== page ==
Ken Carter was born in Bexleyheath in May 1914. He began 500cc racing in the summer of 1949 in a Cooper Mk III and quickly became one of the fastest, finishing second to "Curly" Dryden at Blandford in August and winning at Silverstone in September but could only manage tenth at Prescott Hill on the 11th, failed to finish at Goodwood on the 17th and took seventh at Gosport on 16th October.
He performed more consistently through 1950 with several outright wins and numerous placings and Heat wins. Things started well with a fourth at the Goodwood Easter meeting then a win in the Open Challenge Final for the Inaugural Brands Hatch event on the 16th April and eighth at "Royal" Silverstone. A trip to Paris for the 30th April brought a win at Montlhéry over the massed ranks of DBs, then at Monaco he took sixth in the final and seventh at Rheims on 2nd July. At the Commander Yorke meeting, Ken took a win and a third in the scratch races then a third in the 100 Mile race. A continental trip brought victory in the Coupe Du Monde at Ostend on 14th August.
Once again at Silverstone on 26th August, he took fifth against the very best, ahead of Peter Collins and Don Parker, then a fourth in the Open Championship and second in the Championship of the Meeting at Brands on 17th September. At Goodwood on the 30th, he took fifth then at the final Brands meeting of the year on 14th October, he won his heat of the Open Challenge but retired from the final, then won the final of the Brands Hatch Championship. This was enough to become national champion and take the Seaman Trophy for overseas success so for 1951 Ken became a Cooper works driver using the new Mk V, alongside Bill Whitehouse.
1951 would not prove the easiest for Cooper works team and they would see stiff competition from the JBS drivers; Bottoms, Parker, Dryden, Collins and others as well as the sister Richmond team of Brandon and Brown and occasionally, Kieft. For Ken, things started fairly well with a third in the Earl of March Trophy and third again at Caste Combe on 31st March. At Brands Hatch on 8th April, he could only manage fifth in the Open Challenge but won the Brands Hatch Championship race, the team finishing third to Richmond and JBS in the Team prize. After a disappointing meeting on the 21st, Ken took fifth in the Daily Telegraph Trophy at Silverstone on 5th May and fourth at the Nürburgring on the 3rd June then more disappointment back at Brands on 24th June in the German Grand Prix on July 29th, Brands again on 6th August and a DNF in the 100 Mile race at Silverstone on the 18th. A trip to Rouen, in the meantime was mixed, comfortably fastest, a broken conrod at half distance ruined his race.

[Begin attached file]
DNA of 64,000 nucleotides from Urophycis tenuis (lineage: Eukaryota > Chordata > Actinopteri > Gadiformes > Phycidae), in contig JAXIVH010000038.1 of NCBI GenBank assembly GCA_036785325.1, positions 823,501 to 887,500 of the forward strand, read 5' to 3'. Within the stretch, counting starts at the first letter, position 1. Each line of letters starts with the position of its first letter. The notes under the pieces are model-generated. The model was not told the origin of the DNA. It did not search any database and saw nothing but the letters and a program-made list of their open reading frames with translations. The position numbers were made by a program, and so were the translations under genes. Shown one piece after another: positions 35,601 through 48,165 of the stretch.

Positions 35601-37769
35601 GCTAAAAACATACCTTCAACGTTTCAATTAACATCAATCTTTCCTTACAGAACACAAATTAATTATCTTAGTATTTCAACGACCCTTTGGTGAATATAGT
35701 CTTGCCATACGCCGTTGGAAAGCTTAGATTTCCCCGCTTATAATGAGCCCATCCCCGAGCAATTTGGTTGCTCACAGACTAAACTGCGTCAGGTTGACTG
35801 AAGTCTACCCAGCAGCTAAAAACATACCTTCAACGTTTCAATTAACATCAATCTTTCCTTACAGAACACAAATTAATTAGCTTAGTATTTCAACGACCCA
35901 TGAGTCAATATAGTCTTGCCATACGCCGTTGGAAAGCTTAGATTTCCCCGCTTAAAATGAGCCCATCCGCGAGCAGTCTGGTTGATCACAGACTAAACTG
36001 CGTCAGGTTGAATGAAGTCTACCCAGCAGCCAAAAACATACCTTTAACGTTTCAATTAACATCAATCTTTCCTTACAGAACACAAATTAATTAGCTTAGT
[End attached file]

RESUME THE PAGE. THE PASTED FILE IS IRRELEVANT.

Ken bounced back with a win in the Open Challenge over Bernie Ecclestone and a third in the Brands Hatch Championship on 9th September and another win, over Eric Brandon, in the Brands Hatch Championship on the 23rd. As a result, Ken took the Brands Hatch Championship for the year but neither he nor Bill Whitehouse were in the reckoning for the Formula 3 Championship.
Ken was injured at Crystal Palace in June 1952 at a session to establish the viability of racing returning to the circuit and subsequently gave up competition. The highlight of Ken's year being a win at Amiens on 15th June. His Cooper Mk V was probably sold to Stuart Lewis-Evans. Ken became Secretary of the Half-Litre Car Club for 1952, taking over from Ken Gregory, but resigned before the end of the year so the post passed back to Gregory.
The editorial team at Autosport must have got a little bored during the off season at the end of 1950 and proposed a 200 mile race, this in spite of the fact that there were only five finishers in that year's 100 Mile race! Here Ken tactfully responds in the 15th December issue.